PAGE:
“Grace would be a poor host indeed to exclude anyone.” – Alan Cohen
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When Jesus returned to Capernaum after some days, it became known that he was at home. Many gathered together so that there was no longer room for them, not even around the door, and he preached the word to them.
Jesus had drawing power.
He could literally pack the house.
And it says that he preached the word to them.
That must have been some word!
So, what was Jesus saying that would be so enticing?
Was he promising the “10 Easy Steps to Wealth” or the “10 Easy Steps to Having a Successful Business”?
No, Jesus never spoke about being wealthy as a positive thing.
Not that it was a bad thing in and of itself, but Jesus did say that it would be easier for a camel to pass through the eye of a needle than for one who is rich to enter the kingdom of God (Matthew 19:24).
He also said “Blessed are the poor in spirit for theirs is the kingdom of heaven” (Matthew 5:3).
What Jesus was getting at is that if you have lots of stuff you can very easily get quite attached to that stuff and thereby miss seeing those in need.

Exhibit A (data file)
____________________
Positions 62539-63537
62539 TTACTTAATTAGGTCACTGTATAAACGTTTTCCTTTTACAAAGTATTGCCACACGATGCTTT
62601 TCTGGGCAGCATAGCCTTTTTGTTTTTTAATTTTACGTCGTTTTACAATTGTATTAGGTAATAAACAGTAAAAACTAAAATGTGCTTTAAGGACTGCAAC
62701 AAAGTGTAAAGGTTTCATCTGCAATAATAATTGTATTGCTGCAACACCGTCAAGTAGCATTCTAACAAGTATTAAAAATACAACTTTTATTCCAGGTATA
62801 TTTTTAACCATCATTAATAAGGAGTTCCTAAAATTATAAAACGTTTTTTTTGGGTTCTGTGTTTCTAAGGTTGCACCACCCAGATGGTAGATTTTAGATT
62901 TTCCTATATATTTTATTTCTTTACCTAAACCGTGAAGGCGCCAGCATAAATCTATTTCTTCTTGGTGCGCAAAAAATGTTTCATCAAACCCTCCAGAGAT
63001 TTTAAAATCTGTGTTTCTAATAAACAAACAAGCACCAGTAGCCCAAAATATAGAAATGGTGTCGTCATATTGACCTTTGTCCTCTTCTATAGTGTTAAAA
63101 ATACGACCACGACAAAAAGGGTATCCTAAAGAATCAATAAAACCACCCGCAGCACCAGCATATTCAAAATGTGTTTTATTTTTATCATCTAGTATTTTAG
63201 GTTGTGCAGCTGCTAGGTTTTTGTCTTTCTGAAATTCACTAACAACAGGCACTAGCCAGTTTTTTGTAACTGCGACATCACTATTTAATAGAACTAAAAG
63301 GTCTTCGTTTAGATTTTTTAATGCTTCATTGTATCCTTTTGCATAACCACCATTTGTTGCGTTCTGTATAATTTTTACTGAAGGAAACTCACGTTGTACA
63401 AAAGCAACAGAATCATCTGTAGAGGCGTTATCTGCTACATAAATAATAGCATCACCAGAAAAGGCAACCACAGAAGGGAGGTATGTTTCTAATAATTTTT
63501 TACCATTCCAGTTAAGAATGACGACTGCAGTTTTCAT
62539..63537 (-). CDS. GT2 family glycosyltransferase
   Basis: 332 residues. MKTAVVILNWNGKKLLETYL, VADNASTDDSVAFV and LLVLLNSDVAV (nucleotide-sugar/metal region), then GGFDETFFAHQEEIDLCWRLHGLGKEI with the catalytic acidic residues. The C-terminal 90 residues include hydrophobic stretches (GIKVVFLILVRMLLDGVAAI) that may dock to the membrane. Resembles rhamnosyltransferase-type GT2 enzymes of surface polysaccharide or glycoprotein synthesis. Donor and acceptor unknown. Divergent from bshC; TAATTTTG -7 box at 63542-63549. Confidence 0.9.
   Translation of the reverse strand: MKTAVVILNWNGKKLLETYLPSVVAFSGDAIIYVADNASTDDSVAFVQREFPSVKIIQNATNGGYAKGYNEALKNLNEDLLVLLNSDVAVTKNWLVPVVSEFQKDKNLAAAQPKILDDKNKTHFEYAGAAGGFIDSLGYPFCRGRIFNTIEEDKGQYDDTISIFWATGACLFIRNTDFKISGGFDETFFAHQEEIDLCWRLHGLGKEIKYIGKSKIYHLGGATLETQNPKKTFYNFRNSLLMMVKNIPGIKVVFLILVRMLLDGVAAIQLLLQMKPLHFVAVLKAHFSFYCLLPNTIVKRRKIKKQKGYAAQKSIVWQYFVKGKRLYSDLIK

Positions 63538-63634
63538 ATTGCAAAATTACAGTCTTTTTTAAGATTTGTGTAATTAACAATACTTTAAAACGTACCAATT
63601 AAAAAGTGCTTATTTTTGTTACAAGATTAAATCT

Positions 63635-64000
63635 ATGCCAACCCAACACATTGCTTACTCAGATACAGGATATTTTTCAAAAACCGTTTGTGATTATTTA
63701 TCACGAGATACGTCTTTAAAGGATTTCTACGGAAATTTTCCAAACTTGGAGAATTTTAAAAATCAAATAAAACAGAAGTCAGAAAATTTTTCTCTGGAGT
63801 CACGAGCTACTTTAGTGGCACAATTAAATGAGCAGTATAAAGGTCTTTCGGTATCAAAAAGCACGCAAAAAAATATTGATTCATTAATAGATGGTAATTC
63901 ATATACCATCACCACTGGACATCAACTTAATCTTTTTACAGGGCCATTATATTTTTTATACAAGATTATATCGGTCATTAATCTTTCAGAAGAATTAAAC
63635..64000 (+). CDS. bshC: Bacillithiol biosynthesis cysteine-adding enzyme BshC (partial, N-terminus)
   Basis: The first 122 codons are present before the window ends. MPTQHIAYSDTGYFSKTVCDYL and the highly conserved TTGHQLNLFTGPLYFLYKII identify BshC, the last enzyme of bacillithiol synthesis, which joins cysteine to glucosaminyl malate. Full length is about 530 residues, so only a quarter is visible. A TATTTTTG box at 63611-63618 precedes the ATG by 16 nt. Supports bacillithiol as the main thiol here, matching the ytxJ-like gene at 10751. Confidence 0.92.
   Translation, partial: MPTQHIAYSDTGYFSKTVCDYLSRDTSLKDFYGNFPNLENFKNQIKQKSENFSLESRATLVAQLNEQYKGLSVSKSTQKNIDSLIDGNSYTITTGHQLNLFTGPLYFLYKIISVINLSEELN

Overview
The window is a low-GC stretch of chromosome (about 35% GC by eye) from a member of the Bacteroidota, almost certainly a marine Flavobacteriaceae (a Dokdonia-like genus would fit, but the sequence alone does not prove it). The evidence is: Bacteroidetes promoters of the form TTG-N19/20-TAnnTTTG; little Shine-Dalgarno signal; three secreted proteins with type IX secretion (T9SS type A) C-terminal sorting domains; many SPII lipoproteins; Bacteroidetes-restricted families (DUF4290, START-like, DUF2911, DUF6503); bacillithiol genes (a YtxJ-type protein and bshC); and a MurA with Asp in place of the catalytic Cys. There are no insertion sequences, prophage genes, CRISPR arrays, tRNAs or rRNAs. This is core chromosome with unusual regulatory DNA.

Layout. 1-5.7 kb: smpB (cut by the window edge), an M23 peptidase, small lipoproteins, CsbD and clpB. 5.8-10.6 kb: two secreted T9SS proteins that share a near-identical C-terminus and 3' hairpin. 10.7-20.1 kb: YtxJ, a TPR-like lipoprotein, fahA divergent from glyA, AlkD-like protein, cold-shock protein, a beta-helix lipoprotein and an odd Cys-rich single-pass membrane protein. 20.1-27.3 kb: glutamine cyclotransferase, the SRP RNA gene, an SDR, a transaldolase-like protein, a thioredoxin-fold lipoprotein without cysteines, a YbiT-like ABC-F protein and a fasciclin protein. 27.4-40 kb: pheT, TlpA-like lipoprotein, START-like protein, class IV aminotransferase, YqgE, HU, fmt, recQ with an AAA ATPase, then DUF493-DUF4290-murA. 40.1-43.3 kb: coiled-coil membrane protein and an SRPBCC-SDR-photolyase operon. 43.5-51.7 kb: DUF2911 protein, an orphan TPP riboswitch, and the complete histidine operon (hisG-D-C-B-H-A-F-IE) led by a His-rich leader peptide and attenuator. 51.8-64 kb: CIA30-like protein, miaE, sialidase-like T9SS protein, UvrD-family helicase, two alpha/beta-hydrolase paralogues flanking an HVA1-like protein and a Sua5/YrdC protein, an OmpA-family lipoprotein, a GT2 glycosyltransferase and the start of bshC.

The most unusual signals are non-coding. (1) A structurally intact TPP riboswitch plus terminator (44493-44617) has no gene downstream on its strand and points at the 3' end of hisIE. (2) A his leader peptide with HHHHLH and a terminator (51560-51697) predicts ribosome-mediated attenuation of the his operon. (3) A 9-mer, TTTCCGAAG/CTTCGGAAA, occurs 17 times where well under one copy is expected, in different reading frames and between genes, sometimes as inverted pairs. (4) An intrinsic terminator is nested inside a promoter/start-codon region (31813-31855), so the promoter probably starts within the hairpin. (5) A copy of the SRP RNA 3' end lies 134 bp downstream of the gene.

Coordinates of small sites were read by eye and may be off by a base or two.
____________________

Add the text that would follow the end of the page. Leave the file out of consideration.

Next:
What else did Jesus say?
He said “Blessed are the peacemakers” (Matthew 5:9).
He said that loving God and your neighbor as yourself were the greatest commandments (Matthew 22:36-40).
And don’t forget that dreaded command to love your enemies (Matthew 5:44).
You have to admit, these statements are so counter-cultural and counter-intuitive.
Perhaps that, and the fact that Jesus must have been an impressive speaker with a good amount of charisma, all of that helped to draw crowds.
But most of all, Jesus reflected the unconditional love of God in the way he met and treated all the broken.
He didn’t reject any of them.
And don’t forget that all those people listening to Jesus were looking for hope.
They were under the brutal rule of the Roman empire.
Jesus let the people know they were not forgotten by God, but loved dearly.
Are we poor in spirit? Peacemakers? Are we loving God and our neighbor as ourselves?
What about our enemies?
Are we welcoming to all?
Each of us must consider Jesus’s teachings and whether they are reflected in on our words and actions.
This, my friend, is the path to the kingdom of God.
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Remember: God loves you!